This Perfume App Offers Niche Scents to Chinese Consumers in Search of the Unique

    As niche perfumes witness rising demand in China, ScentPage is giving consumers a way to test the waters and learn perfume culture before making a commitment.
    Photo: Courtesy of ScentPage
    Jessica RappAuthor
      Published   in Beauty

    Luxury fragrance in China is no longer simply the added benefit of a high-end spa day. Like the rest of the world, China’s younger, rising middle class consumers are taking an interest in perfume as they increasingly seek to personalize their lifestyles and broaden their knowledge of the industry through traveling abroad.

    But while perfume in general is witnessing growth in the market, niche fragrance is more of a standout performer. Globally, niche perfume, which includes brands like Estee Lauder’s Jo Malone and French label Diptyque, saw a 15-percent annual rise in sales. Marking this industry growth was LMVH’s purchase of a majority stake in independent French perfumer Maison Francis Kurkdjian this spring. The China market is a major focus for the company as it works to expand its reach around the globe, according to Reuters.

    As cultural attitudes are changing about perfume in China with more consumers exposed to fragrance brands abroad and with disposable income to spend, what was once a small industry is now growing steadily. Euromonitor International’s April 2017 report on fragrances in China cites that its niche fragrances have enjoyed a privileged position among consumers in China with the help of KOLs.

    Also fueling this market are influential companies like ScentPage, the subscription service that with the help of KOLs and social media spreads the brand stories and culture behind fragrances, as well as give tips on how and when to use them.

    ScentPage, founded by Chinese perfume experts Xinxin Cai and Song Yuan, launched last year shortly after Xinxin returned to Beijing from working with perfumer Puredistance in the Netherlands. He met his business partner Song Yuan at a perfume convention in Milan and together they saw opportunity in China to spread perfume culture to a market already exhibiting interest in “the unique” in other luxury industries, including cars and fashion.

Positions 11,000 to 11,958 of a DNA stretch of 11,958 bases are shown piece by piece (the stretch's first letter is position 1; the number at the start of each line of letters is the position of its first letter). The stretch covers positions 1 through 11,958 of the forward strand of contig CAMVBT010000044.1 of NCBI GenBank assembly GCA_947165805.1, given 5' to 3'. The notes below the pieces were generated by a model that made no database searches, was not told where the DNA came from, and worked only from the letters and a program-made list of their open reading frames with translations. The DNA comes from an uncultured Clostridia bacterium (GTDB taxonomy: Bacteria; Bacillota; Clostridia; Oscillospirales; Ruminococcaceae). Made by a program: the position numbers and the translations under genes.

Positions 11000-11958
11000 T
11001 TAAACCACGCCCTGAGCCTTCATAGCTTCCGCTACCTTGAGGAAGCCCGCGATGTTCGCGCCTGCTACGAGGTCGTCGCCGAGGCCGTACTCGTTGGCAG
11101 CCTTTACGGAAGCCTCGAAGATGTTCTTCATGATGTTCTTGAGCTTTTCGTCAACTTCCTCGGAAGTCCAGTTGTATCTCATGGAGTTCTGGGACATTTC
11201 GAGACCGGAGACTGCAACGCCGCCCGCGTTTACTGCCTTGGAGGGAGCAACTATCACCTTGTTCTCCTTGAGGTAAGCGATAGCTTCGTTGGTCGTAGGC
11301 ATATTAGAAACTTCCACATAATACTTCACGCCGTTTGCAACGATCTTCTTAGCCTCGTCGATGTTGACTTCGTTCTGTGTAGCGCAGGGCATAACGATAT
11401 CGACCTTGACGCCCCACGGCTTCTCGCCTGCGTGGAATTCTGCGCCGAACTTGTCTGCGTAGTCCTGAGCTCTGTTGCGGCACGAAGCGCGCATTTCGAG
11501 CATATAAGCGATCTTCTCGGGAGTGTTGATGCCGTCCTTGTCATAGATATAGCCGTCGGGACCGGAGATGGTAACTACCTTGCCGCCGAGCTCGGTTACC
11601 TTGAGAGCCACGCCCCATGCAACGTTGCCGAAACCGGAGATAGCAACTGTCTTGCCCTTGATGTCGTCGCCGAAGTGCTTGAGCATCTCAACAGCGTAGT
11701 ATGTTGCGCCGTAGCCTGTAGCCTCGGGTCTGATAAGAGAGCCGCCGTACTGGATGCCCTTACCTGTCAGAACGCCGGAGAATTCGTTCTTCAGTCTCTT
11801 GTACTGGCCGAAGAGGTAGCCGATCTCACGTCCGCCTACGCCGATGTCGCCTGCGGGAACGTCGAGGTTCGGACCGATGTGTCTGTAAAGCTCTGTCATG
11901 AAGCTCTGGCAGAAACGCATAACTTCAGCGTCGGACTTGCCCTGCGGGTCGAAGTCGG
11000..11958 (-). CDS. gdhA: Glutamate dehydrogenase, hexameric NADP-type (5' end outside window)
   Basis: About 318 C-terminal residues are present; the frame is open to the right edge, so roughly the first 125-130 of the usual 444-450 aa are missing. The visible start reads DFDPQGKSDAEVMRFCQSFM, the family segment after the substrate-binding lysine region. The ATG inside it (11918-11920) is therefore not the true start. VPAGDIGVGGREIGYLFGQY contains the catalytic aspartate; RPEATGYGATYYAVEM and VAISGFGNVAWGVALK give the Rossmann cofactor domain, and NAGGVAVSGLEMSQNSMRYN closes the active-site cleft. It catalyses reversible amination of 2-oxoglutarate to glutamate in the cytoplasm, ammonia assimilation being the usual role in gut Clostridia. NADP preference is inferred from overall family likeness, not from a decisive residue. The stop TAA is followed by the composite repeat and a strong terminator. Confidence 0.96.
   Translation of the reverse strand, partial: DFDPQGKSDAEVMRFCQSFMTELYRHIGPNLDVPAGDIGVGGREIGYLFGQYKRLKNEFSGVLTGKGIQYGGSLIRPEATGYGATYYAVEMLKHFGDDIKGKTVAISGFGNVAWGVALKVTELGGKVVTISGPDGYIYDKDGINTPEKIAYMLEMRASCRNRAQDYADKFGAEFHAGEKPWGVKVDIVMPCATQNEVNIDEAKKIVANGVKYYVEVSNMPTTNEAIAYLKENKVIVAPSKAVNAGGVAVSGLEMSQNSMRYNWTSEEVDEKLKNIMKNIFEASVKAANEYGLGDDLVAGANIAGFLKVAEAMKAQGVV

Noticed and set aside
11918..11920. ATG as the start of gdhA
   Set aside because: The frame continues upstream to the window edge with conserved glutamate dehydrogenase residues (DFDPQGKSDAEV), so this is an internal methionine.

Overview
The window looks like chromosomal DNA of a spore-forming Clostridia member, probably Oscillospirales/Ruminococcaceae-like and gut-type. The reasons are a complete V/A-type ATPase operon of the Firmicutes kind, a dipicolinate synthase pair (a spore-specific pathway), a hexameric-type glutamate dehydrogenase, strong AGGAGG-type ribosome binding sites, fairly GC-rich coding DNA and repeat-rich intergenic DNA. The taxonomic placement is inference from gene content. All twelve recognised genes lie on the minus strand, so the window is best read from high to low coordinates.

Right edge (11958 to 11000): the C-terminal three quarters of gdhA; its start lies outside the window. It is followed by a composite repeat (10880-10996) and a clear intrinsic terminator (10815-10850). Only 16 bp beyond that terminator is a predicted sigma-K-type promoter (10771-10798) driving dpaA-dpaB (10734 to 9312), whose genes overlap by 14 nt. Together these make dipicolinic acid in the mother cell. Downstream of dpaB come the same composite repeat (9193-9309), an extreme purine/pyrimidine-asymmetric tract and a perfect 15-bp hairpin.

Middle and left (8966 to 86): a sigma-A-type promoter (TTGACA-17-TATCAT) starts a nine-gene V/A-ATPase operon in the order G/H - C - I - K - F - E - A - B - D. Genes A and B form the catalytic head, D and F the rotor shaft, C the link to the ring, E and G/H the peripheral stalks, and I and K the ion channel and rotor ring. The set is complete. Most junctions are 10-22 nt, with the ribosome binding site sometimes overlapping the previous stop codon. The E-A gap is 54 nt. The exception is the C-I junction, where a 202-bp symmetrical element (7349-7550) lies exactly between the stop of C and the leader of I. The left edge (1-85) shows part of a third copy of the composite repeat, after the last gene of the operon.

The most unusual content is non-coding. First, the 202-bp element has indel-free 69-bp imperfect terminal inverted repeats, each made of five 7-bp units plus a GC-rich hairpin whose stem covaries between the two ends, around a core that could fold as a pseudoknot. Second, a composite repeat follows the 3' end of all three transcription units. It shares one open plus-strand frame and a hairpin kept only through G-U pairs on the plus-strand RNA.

Xinxin said that to find another Chinese expert and enthusiast in the perfume industry in Europe is rare. Song is a professional perfume reviewer from Beijing who has written English-language reviews for the likes of and Vogue and boasts around 1,000 fragrances in her personal collection. Xinxin, himself, has about one-tenth of that amount—he told Jing Daily is collection shrank when he traveled abroad because too many bottles would weigh down his luggage.

    It’s partly around this problem that ScentPage was born. The app gives consumers access to smaller (5 ml) bottles so that they can safely sample perfume without having to worry about committing to 100 ml bottles from brands they had never heard of or know so little about, especially during their travels overseas.

    ScentPage works with both niche labels and big name brands like Hermes, and to help guide online subscribers, they are asked to fill out a questionnaire that uses an algorithm to match a fragrance with them based on their personality and daily needs. Xinxin said this helps consumers without any experience with the industry ease into it.

    “These consumers don’t go abroad that much and they know a lot less about perfume, so of course you have to make it fun for them, and then they say ‘Okay, this is something cool, I want to know more about it,” he said. “If you make it way too professional, they think it’s boring.”

    The other key aspect of the subscription app is that the service is much more affordable while still giving consumers access to luxury brands. Entry-level subscribers can join for 99 RMB a month (about 15) for two 5 ml samples per month.

    “To our target market, perfume is something they can live with or without, so that’s why they won’t spend too much money on something that they think can’t change their life,” Xinxin said. “So that’s why we make our platform really accessible because we want to expand to people who have never really used or tried perfume.”

    Xinxin said that in his experience, so far niche perfume still makes up only a very small portion of the perfume industry. Yet, it’s enough that even big name luxury brands and groups are taking note in the way LVMH has. At this year’s China Beauty Expo, luxury brands exhibited an expanded product portfolio to answer to Chinese consumers’ demands for more rare and unusual fragrances.

    For example, according to China Beauty Expo’s website, MCM launched its Infinite Collection this spring, while Estee Lauder acquired three additional perfumers. Meanwhile, Jo Malone and Diptyque have been expanding their store count, generating interest through pop-up activities in China’s key cities such as the Diptyque ice cream cart outside its Sanlitun store that featured flavors matching its popular fragrances.

    “So we can see people are already getting used to [niche fragrances] and they are curious about it because they want to be different,” Xinxin said. “That’s also a trend in the Chinese market nowadays—consumers want to be a bit different, special, and they want to have a lifestyle.”

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